An arms control agreement between only Russia and the United States is no longer sufficient for global security. Although the United States and Russia control roughly 90% of the world’s supply of nuclear weapons and intercontinental ballistic missiles (ICBMs), China possesses the third largest stockpile. China states it has no desire to engage in a nuclear arms race with any country and it desires only the minimum number of nuclear weapons necessary for self-defense. The Chinese government clearly feels that that minimum number has not yet been met, as the Chinese nuclear arsenal continues to grow--their stockpile now includes 320 weapons, up from 260 in 2015. It would be reasonable to conclude that China is aiming for a number of deployed warheads on par with the United States and Russia (currently capped at 1,550 under the terms of New START). Fewer warheads would likely be sufficient to defend China from an external nuclear threat, but a number of warheads equal to (or greater than) that of Russia and the United States would clearly prove China is a world power here to stay.
On March 31, President Joe Biden unveiled the American Jobs Plan, a $2 trillion program that aims to strengthen the United States through investments in a range of broadly defined infrastructure priorities, including physical infrastructure, manufacturing, the caregiving economy, and climate resilience. Nestled within the 25-page proposal is a deceptively short bullet point dedicating $10 billion to “put a new, diverse generation of Americans to work conserving our public lands and waters, bolstering community resilience, and advancing environmental justice through a new Civilian Climate Corps (CCC), all while placing good-paying union jobs within reach for more Americans.” While the Civilian Climate Corps may appear small on paper, if developed to its full potential it could be the centerpiece of an ambitious agenda to address the interlocking crises of our time: the COVID-19 pandemic, economic inequality, racial injustice, and climate change.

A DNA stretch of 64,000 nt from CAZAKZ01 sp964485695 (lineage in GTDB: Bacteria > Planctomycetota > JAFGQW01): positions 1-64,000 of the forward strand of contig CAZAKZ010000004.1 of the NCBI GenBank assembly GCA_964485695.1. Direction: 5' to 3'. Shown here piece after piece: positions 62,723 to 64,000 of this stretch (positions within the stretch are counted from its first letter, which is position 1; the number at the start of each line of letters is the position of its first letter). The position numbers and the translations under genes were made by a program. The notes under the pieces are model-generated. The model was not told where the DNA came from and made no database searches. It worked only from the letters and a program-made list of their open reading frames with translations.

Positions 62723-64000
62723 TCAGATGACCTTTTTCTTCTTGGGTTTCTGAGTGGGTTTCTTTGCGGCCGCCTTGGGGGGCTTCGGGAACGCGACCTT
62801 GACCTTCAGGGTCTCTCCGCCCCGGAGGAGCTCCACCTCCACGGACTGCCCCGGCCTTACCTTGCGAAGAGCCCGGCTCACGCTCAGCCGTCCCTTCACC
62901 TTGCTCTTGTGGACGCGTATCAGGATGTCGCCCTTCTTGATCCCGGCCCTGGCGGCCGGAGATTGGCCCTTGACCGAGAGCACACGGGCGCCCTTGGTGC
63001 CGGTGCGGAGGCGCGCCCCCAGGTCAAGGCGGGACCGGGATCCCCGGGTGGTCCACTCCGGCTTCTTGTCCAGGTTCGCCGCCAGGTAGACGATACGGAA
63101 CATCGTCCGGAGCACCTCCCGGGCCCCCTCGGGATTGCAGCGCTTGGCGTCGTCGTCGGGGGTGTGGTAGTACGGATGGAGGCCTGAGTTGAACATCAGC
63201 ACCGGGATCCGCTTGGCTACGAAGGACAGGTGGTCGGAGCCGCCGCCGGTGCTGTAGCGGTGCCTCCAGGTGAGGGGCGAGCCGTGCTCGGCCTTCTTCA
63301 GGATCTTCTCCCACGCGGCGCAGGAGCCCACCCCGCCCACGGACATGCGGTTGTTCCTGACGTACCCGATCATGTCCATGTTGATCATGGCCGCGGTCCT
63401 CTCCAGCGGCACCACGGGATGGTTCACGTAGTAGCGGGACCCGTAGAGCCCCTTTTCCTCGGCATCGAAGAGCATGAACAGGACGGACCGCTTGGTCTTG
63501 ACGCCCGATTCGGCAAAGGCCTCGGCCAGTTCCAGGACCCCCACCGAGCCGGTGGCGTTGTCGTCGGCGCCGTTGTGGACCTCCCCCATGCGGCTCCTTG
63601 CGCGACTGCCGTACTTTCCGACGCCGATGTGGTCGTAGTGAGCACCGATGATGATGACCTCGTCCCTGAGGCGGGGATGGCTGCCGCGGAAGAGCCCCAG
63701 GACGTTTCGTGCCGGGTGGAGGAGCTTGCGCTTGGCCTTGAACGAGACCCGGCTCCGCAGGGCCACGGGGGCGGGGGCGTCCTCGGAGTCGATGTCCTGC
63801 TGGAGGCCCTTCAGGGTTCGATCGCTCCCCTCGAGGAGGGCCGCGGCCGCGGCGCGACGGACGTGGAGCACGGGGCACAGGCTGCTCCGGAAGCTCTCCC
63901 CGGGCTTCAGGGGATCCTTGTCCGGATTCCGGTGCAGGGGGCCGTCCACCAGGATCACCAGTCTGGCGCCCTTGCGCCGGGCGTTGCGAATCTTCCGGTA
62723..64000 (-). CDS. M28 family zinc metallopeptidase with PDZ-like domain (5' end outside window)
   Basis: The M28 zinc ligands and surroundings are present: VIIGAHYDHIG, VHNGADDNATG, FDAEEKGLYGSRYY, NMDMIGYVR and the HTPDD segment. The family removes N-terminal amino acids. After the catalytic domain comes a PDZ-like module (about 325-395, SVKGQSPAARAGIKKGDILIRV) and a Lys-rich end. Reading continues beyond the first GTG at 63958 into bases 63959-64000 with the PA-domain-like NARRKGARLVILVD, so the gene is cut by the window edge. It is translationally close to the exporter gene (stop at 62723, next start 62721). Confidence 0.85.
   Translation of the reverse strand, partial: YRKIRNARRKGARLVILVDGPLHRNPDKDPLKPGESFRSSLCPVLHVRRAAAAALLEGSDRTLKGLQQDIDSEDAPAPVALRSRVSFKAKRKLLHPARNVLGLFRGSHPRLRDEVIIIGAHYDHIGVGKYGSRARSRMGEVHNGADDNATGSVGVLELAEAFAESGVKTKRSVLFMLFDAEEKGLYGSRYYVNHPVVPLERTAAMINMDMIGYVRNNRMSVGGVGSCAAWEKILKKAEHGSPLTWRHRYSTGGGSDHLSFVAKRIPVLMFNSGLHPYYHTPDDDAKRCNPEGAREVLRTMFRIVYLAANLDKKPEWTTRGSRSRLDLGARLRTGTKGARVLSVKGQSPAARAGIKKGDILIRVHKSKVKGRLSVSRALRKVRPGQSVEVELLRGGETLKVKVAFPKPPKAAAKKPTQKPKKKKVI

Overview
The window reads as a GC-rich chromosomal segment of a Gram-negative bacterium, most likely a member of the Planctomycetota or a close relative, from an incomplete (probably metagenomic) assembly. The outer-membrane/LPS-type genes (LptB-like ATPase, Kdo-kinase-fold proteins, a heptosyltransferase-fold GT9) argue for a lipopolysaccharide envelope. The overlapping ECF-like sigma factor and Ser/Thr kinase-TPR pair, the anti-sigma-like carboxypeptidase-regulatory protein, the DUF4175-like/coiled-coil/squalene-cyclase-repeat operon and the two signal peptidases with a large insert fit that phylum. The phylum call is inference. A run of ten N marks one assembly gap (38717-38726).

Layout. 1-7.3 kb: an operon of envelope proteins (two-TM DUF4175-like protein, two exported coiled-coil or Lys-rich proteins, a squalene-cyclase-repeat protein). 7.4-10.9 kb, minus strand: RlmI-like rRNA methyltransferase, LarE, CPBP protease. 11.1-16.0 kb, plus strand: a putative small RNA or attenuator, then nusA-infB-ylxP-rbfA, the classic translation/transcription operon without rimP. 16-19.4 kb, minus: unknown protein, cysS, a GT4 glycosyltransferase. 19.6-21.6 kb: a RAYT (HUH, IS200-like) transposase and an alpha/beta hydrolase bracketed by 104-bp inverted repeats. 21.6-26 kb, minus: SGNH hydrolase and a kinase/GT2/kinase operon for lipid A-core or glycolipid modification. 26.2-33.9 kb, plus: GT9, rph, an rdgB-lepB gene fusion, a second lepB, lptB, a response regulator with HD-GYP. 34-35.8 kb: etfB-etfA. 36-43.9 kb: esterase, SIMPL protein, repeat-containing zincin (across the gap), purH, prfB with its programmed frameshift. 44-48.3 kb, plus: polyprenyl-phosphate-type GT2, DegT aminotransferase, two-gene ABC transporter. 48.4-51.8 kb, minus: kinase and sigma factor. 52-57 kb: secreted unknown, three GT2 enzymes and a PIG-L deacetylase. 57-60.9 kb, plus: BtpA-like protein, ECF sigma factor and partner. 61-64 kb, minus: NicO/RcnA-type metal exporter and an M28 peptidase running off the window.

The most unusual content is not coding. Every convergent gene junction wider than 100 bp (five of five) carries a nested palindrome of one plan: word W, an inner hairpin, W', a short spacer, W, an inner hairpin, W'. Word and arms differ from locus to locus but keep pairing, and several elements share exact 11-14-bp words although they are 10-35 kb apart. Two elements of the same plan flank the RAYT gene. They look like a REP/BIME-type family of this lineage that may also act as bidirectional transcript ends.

After months of logistical hurdles, the United States has successfully purchased enough Covid-19 vaccines for everyone to be fully inoculated. And with the current average number of shots given each day at approximately 2.75 million, a number projected to grow as suppliers ship more vaccine doses throughout the country, distribution does not present as much of a concern as originally anticipated.
The next challenge for reaching herd immunity in the United States has nothing to do with production or distribution. It’s vaccine hesitancy.